The Chicago Triathlon was a fun race this year. My first tri was the sprint at Chicago in 2007 so each year it’s been fun to go back and race again, doing the Olympic distance each subsequent time.
This was the first of my five years at this race where we had a choppy swim. Cold or warm, the water has always been pretty smooth. I’ve worked on my swim a ton this year, so when I saw the wind kicking up small waves I was excited. I positioned myself on the front row of my wave and to the left side. As the horn sounded I sprinted off the front and could see one other swimmer to my right. After a minute or so I settled into my race pace and felt another swimmer on my feet and one just off my right hip. The guy next to me ended up passing me and I latched onto his feet to the first turn buoy, where we turned around and into the chop. I sprinted out of the turn but lost his feet. However after maybe 5 minutes I passed him back and swam away from him. The swimmer who shot off the front of our wave was long gone…I saw his cap ahead of us while sighting earlier in the swim, but by this point I began working through the waves in front of me and it was more chaotic than previous Chicago swims, including the Elite Amateur wave in 2010. The day’s conditions were wreaking havoc on a lot of people, with many floundering in the choppy water. I noticed more backstroke, breaststroke and dog paddlers than usual, not to mention swimmers clinging to the rope strung along the Monroe Harbor wall, slowly climbing their way to the swim exit.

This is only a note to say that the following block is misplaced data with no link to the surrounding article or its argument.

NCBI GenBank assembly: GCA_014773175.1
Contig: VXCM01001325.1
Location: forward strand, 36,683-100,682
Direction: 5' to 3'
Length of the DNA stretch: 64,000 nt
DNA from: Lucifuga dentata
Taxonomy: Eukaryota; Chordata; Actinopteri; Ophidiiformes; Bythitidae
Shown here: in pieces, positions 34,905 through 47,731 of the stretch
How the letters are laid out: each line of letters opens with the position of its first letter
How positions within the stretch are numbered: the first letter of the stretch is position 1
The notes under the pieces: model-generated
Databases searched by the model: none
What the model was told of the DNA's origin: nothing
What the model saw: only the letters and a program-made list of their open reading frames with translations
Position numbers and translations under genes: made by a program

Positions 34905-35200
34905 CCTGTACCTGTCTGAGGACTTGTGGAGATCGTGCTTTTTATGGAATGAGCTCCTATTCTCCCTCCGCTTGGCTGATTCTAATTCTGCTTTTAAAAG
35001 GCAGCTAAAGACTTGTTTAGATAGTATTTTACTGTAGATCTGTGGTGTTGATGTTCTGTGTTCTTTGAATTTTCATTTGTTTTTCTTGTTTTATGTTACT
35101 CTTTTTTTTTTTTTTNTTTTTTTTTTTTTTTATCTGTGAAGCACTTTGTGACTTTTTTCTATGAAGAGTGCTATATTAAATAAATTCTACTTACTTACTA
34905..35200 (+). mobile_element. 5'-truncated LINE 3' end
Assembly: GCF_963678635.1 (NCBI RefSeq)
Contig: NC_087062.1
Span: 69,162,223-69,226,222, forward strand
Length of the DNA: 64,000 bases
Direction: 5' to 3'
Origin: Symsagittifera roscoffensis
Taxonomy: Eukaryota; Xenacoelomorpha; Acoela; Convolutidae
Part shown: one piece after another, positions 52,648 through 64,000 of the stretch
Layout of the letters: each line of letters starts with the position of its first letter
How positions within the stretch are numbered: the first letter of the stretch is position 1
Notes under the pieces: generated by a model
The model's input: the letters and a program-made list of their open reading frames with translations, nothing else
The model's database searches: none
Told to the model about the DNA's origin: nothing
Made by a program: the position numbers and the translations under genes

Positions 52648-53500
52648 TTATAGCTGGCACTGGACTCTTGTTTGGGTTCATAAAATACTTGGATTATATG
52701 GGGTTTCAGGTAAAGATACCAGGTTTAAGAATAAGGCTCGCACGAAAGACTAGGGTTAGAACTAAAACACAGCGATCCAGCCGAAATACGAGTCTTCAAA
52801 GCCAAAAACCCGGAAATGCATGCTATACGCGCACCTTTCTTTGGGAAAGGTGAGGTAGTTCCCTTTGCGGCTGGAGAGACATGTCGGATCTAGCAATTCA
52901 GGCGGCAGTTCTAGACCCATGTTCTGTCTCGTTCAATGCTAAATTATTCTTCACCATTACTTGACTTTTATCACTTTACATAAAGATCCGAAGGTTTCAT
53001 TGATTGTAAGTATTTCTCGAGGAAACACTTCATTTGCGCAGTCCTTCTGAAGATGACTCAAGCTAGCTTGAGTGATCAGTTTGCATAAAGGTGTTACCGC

As I climbed the stairs out of Lake Michigan I checked my watch, 26 minutes and change. Not as fast as I’d hoped but I was second out of the water from my wave, which I figured meant other guys had been slower as well. I ran the quarter mile route into transition, finding my spot quickly. A quick change and I was headed out onto Lake Shore Drive.